Men's Health Week 2017: Research Briefing

Men’s Health Week 2017 is themed around the problem of abdominal obesity – or ‘belly fat’. The research below outlines why:

Too many men are overweight – they don’t realise (and women don’t realise either) – and it’s killing them

  • 67.8% of men are now overweight or obese vs. 58.1% of women.   26.9% of men are obese vs. 26.8% of women. (HSE 2015).
  • The National Child Measurement Programme shows boys are now more likely to be overweight or obese than girls at Reception (22.7% vs. 21.5%) and Year 6 (36.0% vs. 32.3%).  (NCMP 2015/16).  The 2015 Health Survey for England of children 2-16 shows a similar gap: 30% vs. 26%.
  • In general, men are less likely to perceive themselves – and women are less likely to perceive men – as too heavy.
    • In the “Attitudes to Obesity” report taken from the 2015 Social Attitudes Study:
      • People tended to overestimate what obesity means in terms of body size
        • · 54% correctly identified when a woman is obese
        • · 39% correctly did this for a man
      • Among those men whose self-reports of weight and height placed them in the ‘obese’ category, just 25% of men said that they were “very” overweight, whereas 35% of obese women did so.
      • Similarly, 77% of apparently overweight women said they are either “very” or “a bit” overweight, whereas, amongst overweight men, the equivalent figure was 71%.
    • In the 2013 Health Survey for England
      • Only 45.1% of men perceive themselves to be too heavy (vs. 53.4% of women) and only 40.4% are trying to lose weight (vs. 55.7% of women). 
      • 44.3% of overweight men think they are too heavy vs. 68.7% of overweight women.  42.1% are trying to lose weight vs. 66.4% of women.
      • 89.6% of obese men think they are too heavy (and 10.4% of overweight men think they are fine) vs. 96.1% of obese women (and 3.9% of obese women think they are not overweight or obese). 72.4% vs. 79.8% are trying to lose weight.
      • 80.4% of men with a waist > 102 cm think they are too heavy vs. 82% of women with a waist >88cm. 62.9% vs. 71% are trying to lose weight.
    • In the 2012 Health Survey for England, 22% of overweight or obese boys consider themselves to be too heavy vs. 29% of overweight or obese girls.

Men’s excess weight – especially round the belly is leading directly to higher levels of diabetes and cancers, such as prostate cancer.

  • Men get diabetes at a lower BMI (N Sattar et al. 2011) and are the majority of those with diabetes (9.6% of men have diabetes vs. 7.6% of women).
  • There is strong evidence that being overweight or obese increases the risk of advanced prostate cancer. 
    (World Cancer Research Fund International/American Institute for Cancer Research Continuous Update Project Report: Diet, Nutrition, Physical Activity, and Prostate Cancer. 2014. Available at: www.wcrf.org/sites/default/files/Prostate-Cancer-2014-Report.pdf)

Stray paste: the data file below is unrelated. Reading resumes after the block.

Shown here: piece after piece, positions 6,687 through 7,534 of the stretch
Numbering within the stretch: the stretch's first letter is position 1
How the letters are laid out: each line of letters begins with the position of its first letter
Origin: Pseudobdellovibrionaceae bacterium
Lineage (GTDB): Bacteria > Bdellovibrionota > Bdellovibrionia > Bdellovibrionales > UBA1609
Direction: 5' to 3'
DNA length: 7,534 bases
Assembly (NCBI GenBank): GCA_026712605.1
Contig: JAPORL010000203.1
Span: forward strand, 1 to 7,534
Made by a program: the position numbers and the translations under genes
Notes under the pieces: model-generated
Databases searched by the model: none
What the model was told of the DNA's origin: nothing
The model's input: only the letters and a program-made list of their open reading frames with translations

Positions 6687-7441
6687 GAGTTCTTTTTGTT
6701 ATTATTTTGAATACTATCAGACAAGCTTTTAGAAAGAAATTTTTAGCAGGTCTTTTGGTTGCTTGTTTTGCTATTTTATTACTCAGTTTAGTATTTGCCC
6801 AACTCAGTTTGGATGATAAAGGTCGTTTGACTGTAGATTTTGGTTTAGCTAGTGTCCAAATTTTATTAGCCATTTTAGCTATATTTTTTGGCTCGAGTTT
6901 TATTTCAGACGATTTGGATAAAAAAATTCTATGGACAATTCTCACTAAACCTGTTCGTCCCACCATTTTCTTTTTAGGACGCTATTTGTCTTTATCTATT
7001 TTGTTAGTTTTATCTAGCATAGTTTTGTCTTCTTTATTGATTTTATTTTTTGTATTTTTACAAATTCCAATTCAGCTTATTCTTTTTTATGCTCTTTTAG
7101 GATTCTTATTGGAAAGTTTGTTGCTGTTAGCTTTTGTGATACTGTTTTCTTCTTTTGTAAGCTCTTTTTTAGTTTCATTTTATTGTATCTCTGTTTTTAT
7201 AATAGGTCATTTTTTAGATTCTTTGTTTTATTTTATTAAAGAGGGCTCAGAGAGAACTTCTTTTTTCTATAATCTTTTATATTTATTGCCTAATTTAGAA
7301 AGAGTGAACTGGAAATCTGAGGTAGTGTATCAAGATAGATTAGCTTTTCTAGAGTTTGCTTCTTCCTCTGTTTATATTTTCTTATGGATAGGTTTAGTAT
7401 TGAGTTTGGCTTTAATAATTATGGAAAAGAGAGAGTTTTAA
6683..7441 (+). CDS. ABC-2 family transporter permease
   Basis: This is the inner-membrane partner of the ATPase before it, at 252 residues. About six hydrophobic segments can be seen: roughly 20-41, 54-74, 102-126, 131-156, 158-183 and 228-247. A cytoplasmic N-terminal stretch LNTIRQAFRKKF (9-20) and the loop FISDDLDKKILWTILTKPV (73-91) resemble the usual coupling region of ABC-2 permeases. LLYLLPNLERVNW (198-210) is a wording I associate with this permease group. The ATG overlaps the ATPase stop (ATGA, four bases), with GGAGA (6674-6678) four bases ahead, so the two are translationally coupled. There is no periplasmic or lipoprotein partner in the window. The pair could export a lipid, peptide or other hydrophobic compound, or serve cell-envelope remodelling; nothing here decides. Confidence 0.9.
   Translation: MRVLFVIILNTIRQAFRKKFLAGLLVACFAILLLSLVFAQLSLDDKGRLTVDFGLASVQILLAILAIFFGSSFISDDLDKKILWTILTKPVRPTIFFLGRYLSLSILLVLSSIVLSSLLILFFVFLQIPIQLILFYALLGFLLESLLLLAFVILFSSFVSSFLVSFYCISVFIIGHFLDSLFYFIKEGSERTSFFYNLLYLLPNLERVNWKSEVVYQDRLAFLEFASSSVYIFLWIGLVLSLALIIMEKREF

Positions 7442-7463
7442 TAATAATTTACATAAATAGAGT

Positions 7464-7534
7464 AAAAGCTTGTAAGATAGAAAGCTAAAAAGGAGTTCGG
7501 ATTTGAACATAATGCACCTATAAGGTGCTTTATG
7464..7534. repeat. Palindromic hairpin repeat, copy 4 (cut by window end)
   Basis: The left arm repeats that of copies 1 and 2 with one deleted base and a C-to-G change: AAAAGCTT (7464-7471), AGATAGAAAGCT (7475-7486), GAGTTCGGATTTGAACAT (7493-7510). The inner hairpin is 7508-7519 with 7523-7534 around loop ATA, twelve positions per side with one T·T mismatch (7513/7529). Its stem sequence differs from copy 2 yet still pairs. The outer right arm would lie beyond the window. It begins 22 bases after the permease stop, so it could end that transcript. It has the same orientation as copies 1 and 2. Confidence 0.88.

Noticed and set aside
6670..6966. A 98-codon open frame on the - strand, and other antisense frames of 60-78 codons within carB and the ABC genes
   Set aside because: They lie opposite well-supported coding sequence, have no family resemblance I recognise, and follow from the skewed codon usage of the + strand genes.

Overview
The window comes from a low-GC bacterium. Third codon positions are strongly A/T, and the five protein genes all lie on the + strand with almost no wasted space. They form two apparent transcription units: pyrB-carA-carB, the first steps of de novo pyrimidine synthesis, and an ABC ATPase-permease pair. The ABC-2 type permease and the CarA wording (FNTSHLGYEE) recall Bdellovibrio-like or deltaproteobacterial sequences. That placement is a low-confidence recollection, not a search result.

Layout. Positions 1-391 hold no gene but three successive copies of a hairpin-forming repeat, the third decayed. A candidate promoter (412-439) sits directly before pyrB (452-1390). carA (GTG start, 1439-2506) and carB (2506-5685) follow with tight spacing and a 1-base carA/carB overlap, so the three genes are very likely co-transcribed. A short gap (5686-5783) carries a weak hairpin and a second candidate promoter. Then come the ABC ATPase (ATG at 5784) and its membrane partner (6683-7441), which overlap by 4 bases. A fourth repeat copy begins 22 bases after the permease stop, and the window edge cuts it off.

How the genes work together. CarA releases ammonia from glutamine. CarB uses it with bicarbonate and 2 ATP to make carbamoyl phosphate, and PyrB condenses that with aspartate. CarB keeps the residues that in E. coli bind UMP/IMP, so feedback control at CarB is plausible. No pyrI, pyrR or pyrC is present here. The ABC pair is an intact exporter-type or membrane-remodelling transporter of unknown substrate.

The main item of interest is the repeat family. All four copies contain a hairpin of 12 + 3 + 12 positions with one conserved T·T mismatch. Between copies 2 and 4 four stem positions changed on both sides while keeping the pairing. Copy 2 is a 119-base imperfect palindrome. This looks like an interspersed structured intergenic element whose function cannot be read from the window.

Services and health professionals are also failing men. 

  • Among 90 local authorities who responded to a 2017 Men's Health Forum FOI request, only 23% of tier 2 adult local authority weight management participants in 2016/17 were male. Around half (46 out of 90) were taking initiatives to reach and engage men more effectively. A surprising number (24%) of local authorities providing services still aren’t tracking the gender of people who use their services. (Source: Men's Health Forum FOI 2017).
  • Despite the high level of men (and women) being overweight or obese, referral rates from the NHS Health Check are shockingly low – especially for men. 2.2% of men doing NHS Health Checks were referred to weight management services vs. 3.5% of women. (Source: Men’s Health Forum FOI 2015).
  • Men are still a minority (26% in 2013) of those receiving bariatric surgery – although this has increased from 16% in 2006.

    “An important trend since the inception of the United Kingdom registry in 2009 has been the increasing proportion of men seeking surgery. In 2006, 16% of those having primary procedures were men, while in 2013 the proportion had risen to almost 26%. It is important to recognise that while men in the United Kingdom are more likely to be overweight or obese, and the rates of obesity (BMI >30 kg m-2) for men and women are similar; women dominate the class III obese category by around 2:1 (1.5% for men and 3.0% for women). Men who have surgery tend to be a little older and have, on average, a higher BMI than women, and they make up just 10% and 24% of those having surgery in the class I and Class II ranges respectively. Therefore, the increase in the proportion of patients who are men, from 16% to 26%, represents a major step towards gender equity in those electing to have surgery, especially for men with Class III obesity.” (UK National Bariatric Surgery Register).

    Class I obesity is defined by a BMI of 30-34.9 kg/m2. Class II obesity is defined by a BMI of 35-39.9 kg/m2. Class III obesity is defined by a BMI of 40  kg/m2 or more. (NICE).

The Men’s Health Forum need your support

It’s tough for men to ask for help but if you don’t ask when you need it, things generally only get worse. Especially during a major pandemic like Covid-19. So we’re asking.

Men appear more likely to get Covid-19 and far, far more likely to die from it. The Men's Health Forum are working hard pushing for more action on this from government, from health professionals and from all of us. Why are men more affected and what can we do about it? We need the data. We need the research. We need the action. Currently we're the only UK charity doing this - please help us.

Here’s our fund-raising page - please chip in if you can.